Think of any number (perhaps your age!). Start at any letter then go around the circle performing each operation in order. Which starting point gives the largest answer? Which gives the smallest?

Topics: Starter | Arithmetic | Problem Solving | Puzzles

• Year 11 Somerset, Gordano
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• The largest was obviously D said Liz. She knew that F was the least straight away. Liz likes these because they are fun. Leechy was confused!
• 7C-M1, King Alfred's College OXON
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• We found out that the difference between any two letters is the same, whatever the start number, e.g.
Using 10 as your start number A=30 and B=40
Using 1 as your start number A=12 and B=22
The difference between A and B is always 10. It works with any pair.
If you divied the number first it will have the least affect at the end number.
• Year 9 Shapwick School, 9G
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• We found that the difference between A and B was 10 for any starting number. Our largest total was D. We enjoyed this starter.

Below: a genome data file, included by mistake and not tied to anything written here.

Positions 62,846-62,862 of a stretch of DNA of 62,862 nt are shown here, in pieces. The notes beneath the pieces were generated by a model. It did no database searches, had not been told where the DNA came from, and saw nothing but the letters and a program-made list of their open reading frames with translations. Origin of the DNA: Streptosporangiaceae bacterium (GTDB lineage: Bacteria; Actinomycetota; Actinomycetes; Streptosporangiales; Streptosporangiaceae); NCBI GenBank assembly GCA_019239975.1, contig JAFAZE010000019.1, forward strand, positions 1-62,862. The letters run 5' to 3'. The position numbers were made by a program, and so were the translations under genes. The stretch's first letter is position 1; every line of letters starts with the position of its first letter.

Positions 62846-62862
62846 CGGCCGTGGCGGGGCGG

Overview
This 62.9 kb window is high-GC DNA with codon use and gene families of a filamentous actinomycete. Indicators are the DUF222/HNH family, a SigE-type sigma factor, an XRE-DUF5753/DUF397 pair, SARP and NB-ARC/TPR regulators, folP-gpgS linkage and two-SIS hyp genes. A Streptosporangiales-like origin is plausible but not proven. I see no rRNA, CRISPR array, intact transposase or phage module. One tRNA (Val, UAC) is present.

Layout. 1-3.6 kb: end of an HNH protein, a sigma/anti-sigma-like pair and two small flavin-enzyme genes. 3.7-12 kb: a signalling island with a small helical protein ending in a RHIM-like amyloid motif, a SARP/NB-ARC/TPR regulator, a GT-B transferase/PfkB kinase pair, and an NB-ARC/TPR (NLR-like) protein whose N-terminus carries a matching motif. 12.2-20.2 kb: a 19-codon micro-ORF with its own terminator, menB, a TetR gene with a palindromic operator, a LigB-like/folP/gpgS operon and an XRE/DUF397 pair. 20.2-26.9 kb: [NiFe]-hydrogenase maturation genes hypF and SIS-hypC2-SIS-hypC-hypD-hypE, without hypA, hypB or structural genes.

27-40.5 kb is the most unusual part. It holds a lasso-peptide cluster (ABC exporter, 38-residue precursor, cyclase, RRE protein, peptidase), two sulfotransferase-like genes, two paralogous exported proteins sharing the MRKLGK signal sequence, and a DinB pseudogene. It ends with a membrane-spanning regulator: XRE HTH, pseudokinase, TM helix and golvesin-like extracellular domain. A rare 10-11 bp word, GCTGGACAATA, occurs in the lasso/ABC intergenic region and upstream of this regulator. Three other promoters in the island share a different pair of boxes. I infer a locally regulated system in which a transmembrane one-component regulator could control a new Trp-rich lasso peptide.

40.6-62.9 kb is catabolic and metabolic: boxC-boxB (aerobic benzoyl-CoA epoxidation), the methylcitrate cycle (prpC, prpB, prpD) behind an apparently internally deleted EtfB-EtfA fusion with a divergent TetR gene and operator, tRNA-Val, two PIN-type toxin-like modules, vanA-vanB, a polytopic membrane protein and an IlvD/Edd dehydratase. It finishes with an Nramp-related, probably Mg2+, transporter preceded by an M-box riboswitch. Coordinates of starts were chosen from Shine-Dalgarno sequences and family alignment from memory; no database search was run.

• Norm, Robins AFB, Georgia USA
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• I am not a teacher, but I would think that this would emphasize to students that the order of different mathematical operations make a significant difference as to the final outcome.

How did you use this starter? Can you suggest how teachers could present or develop this resource? Do you have any comments? It is always useful to receive feedback and helps make this free resource even more useful for Maths teachers anywhere in the world.

Previous Day | This starter is for 24 January | Next Day

Note to teacher: Doing this activity once with a class helps students develop strategies. It is only when they do this activity a second time that they will have the opportunity to practise those strategies. That is when the learning is consolidated. Click the button above to regenerate another version of this starter from random numbers. The random version requires Flash and no answers are available.

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